Your best strategy is to look at pricing of filaments available to you, locally and online, and see which one makes the most sense. You can usually buy a few small 30g samples for very little cash and print a few test prints before you commit to an entire 1kg spool. This is especially important for printing lithophanes because lithophanes depend on the opacity of the filament, and this is not published in any manner on any manufacturer's website - the only way to test it is to actually print a test tile with different thicknesses and compare to other test tiles with different filaments.

2. In my opinion, the best material is PETG, but this will depend on what you want. Let's go through the common ones -

  • PLA is the filament everyone starts printing with. It's odourless and really easy and forgiving to print with, however it has a very low melting point (you can soften prints just by leaving them out in the sun or by being too vigorous with a piece of sandpaper). This drastically limits their applications. You can't print something that will stay inside a car in a sunny country out of PLA for example because you'll come back to a melted print by the end of the day. Also, PLA is brittle (a bit like glass) so for anything that need to withstand impacts you have a risk of your print breaking out of PLA. Lastly, PLA is prone to a phenomenon called "creep" - which is where a material "settles" over time under the application of a constant force. In practice it means that any PLA parts get looser over time. If you design two PLA parts to friction-fit, they will come apart with no resistance after a few months of sitting, because the plastic will slowly deform over time to zero-out the forces on it. If you have a PLA clip holding onto a piece of metal, it's going to flex and deform permanently under the load from the metal, and so on. In short, don't use PLA for anything that has to hold its dimensional tolerances for any length of time under an applied force (like clips).
  • PETG is similar to PLA in that it's odourless, has low warpage (no need for an enclosure to print) and is cheap. The advantages are a much higher melting temperature (so its uses are way wider), and it doesn't creep. As evidence of this, the springy clip that holds the rod that props up the bonnet of my car broke, and I printed a replacement in PETG. It's been in the hot engine compartment for several years, exposed to shocks and vibration and the constant force from the bonnet rod, and yet to date it hasn't broken, deformed or lost its grip on the bonnet rod. Mechanically, PETG is tougher than PLA (i.e. withstands impacts much better), but less stiff (i.e. bends/deforms more under the same force). Behaviour-wise, PETG tends to stick to the nozzle and smear itself all over the print, so it's not as aesthetically pleasing to print with as PLA, however its higher temperature resistance makes it much less prone to overheating, and hence makes it easy to print small structures (like the points of pyramids) without overheating and losing its crisp shape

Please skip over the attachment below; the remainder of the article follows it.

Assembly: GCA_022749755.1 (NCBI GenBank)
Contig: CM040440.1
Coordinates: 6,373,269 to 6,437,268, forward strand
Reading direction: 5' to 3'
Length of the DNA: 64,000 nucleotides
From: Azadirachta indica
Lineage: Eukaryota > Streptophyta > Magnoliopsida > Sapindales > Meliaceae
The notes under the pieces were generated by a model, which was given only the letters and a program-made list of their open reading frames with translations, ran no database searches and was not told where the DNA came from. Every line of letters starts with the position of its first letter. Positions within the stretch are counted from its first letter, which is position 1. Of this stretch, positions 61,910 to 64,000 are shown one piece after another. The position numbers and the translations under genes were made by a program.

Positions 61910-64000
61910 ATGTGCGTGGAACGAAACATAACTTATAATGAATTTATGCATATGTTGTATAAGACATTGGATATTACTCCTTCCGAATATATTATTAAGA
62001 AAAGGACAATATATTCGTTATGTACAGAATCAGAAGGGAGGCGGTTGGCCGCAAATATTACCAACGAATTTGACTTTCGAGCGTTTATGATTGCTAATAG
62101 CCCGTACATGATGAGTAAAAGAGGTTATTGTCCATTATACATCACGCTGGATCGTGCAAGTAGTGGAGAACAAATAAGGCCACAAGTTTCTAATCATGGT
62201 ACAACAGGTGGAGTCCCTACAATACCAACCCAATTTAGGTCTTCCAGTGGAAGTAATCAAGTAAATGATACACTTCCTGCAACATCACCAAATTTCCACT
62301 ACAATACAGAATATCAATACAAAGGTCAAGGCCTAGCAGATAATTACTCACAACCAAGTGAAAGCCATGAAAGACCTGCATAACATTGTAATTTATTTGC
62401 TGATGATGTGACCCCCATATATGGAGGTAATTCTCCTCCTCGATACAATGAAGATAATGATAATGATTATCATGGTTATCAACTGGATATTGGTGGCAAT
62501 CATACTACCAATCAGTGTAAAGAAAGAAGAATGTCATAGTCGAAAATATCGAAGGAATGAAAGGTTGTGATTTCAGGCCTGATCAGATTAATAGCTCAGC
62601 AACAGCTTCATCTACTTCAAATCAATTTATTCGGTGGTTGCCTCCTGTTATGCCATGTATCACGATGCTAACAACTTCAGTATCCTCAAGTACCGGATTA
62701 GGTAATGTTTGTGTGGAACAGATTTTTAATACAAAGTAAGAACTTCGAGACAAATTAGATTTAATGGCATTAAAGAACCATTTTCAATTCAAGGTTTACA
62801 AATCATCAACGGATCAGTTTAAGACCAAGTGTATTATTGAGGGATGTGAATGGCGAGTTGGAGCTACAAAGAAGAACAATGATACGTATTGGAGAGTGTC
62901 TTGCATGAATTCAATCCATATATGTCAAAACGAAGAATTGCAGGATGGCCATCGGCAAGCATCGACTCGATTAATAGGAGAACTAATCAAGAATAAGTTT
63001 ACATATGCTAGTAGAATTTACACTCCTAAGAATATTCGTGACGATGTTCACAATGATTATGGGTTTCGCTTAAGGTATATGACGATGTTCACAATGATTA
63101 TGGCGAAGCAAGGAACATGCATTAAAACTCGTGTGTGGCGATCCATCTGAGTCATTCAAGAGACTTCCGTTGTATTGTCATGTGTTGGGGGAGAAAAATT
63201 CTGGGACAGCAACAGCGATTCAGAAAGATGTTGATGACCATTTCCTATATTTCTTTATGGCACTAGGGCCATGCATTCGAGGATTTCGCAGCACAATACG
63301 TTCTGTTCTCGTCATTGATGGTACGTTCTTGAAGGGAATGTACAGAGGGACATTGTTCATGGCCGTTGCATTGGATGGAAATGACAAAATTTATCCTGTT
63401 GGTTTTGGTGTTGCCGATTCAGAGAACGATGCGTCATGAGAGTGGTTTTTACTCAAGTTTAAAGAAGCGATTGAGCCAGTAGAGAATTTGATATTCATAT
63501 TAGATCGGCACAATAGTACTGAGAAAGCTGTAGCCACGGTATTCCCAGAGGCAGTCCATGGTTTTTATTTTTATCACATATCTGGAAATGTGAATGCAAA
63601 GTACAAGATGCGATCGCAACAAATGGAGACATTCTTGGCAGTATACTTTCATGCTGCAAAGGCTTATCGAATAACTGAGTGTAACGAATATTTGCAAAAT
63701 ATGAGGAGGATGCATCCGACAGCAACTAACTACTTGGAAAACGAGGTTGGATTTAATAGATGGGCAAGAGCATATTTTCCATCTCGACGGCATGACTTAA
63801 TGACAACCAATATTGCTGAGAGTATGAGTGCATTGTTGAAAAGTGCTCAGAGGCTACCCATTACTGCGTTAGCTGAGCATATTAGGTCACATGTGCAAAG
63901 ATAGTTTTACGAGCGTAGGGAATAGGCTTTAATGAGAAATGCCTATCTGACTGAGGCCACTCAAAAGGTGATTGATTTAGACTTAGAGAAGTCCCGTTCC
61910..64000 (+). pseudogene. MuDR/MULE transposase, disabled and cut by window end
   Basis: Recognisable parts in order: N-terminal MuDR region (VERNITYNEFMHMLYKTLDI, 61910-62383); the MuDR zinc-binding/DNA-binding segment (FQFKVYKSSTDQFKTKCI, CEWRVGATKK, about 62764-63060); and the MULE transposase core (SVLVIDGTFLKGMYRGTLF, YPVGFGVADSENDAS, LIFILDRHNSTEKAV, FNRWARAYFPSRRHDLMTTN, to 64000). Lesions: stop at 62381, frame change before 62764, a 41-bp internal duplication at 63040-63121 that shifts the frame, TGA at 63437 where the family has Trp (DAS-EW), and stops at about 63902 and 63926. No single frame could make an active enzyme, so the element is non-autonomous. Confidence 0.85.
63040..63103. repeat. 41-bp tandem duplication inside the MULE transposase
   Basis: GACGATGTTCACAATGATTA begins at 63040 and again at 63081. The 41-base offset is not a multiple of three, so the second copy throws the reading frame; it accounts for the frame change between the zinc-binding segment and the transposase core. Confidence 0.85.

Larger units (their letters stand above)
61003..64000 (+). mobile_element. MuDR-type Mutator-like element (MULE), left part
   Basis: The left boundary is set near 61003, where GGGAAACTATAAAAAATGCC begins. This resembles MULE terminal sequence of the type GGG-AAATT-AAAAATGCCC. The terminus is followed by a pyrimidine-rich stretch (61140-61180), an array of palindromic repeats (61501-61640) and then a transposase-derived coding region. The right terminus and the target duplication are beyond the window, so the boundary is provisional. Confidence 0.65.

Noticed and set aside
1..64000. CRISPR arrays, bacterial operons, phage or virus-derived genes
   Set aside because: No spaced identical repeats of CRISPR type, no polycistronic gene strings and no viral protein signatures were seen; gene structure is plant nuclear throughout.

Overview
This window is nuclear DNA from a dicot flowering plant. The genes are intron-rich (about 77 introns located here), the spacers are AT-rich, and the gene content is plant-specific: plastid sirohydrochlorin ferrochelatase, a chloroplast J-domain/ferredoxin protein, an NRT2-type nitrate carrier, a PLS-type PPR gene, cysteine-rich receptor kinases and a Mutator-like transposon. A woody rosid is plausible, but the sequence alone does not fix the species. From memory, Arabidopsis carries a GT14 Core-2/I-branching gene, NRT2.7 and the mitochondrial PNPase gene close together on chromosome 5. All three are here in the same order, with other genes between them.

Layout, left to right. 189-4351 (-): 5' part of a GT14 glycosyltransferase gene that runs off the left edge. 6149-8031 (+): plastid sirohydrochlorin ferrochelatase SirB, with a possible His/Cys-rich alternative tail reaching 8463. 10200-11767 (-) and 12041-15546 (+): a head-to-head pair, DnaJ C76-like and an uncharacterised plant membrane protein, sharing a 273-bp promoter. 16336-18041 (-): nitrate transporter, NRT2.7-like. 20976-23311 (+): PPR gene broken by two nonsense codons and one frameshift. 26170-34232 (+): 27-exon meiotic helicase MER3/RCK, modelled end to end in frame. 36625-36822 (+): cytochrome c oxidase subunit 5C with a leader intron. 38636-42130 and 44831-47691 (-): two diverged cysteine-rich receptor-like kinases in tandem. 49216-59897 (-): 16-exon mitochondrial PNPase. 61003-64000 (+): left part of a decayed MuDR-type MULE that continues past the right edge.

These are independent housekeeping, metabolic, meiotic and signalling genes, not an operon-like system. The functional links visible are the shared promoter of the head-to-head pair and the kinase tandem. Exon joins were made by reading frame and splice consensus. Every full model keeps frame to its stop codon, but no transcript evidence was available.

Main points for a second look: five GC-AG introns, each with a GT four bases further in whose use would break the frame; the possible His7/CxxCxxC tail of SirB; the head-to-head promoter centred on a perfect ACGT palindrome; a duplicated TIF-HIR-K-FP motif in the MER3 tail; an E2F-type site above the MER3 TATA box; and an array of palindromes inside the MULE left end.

• ABS is widely used in the injection molding world, and trumps PLA and PETG in mechanical properties, however it releases an unpleasant smell and fumes that are noxious to human health, and has high shrinkage so it tends to warp and separate from the bed unless you use an enclosure. For this reason, I don't recommend it except in cases where you absolutely need its properties and are willing to take the steps to fit filtration systems, enclosures and so on. It is absolutely not suitable for printing on a cheap desktop printer in a bedroom.
  • ASA is like ABS, but with much better UV resistance. Makes it great for things that stay outdoors. Same caveats as ABS apply
  • Nylon, Polycarbonate (PC), PEEK, PEI, MEEK and other exotic filaments have very high performance and very high prices to match. They tend to need special conditions to print (for example an all-metal hotend to reach the necessary temperature, a heated enclosure, sometimes special bed surfaces, a drying cannister to keep the filament spool absolutely moisture-free when printing, etc.). If you need to print with these materials, you'll have to have a very good reason (i.e. mechanical requirements that aren't met by any other filaments).

Hope this answers your question!

 

Regards,
Luke

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Posted : 27/09/2021 8:56 pm